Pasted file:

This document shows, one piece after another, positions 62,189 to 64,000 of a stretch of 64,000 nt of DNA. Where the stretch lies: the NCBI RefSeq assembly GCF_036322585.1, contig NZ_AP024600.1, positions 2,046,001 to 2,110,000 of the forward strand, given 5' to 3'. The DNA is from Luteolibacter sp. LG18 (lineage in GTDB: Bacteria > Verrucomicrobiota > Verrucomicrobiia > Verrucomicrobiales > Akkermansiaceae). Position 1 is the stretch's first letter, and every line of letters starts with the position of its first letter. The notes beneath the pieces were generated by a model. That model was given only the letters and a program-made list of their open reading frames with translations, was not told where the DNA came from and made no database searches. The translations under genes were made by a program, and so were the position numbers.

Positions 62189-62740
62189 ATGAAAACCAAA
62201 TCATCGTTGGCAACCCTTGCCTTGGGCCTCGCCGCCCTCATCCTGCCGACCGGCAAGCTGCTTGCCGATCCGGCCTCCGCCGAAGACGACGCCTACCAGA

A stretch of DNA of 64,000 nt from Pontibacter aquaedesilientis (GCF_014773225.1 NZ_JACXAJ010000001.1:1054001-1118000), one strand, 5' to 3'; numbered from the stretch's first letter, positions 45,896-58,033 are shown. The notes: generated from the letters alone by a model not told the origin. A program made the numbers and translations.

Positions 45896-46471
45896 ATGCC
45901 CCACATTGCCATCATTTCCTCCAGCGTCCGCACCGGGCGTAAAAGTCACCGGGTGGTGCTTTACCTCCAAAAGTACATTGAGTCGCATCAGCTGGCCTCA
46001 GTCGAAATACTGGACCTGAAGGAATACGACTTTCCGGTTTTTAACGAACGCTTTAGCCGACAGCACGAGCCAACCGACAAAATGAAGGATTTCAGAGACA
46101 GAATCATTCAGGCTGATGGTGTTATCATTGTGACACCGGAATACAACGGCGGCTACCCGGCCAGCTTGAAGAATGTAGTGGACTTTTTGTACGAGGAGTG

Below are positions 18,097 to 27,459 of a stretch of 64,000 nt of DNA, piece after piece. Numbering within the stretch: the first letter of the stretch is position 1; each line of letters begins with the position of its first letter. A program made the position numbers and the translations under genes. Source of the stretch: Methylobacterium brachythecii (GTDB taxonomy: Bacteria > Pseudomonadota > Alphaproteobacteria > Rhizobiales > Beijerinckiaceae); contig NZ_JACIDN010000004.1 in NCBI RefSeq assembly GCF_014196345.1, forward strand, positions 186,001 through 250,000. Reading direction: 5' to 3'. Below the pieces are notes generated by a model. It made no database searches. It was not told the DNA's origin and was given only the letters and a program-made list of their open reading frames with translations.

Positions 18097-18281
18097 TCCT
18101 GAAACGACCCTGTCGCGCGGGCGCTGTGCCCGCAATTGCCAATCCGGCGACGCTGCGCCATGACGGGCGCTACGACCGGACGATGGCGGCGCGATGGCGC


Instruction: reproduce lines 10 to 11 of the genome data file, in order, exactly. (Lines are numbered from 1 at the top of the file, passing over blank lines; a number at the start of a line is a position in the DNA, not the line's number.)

46101 GAATCATTCAGGCTGATGGTGTTATCATTGTGACACCGGAATACAACGGCGGCTACCCGGCCAGCTTGAAGAATGTAGTGGACTTTTTGTACGAGGAGTG

Below are positions 18,097 to 27,459 of a stretch of 64,000 nt of DNA, piece after piece. Numbering within the stretch: the first letter of the stretch is position 1; each line of letters begins with the position of its first letter. A program made the position numbers and the translations under genes. Source of the stretch: Methylobacterium brachythecii (GTDB taxonomy: Bacteria > Pseudomonadota > Alphaproteobacteria > Rhizobiales > Beijerinckiaceae); contig NZ_JACIDN010000004.1 in NCBI RefSeq assembly GCF_014196345.1, forward strand, positions 186,001 through 250,000. Reading direction: 5' to 3'. Below the pieces are notes generated by a model. It made no database searches. It was not told the DNA's origin and was given only the letters and a program-made list of their open reading frames with translations.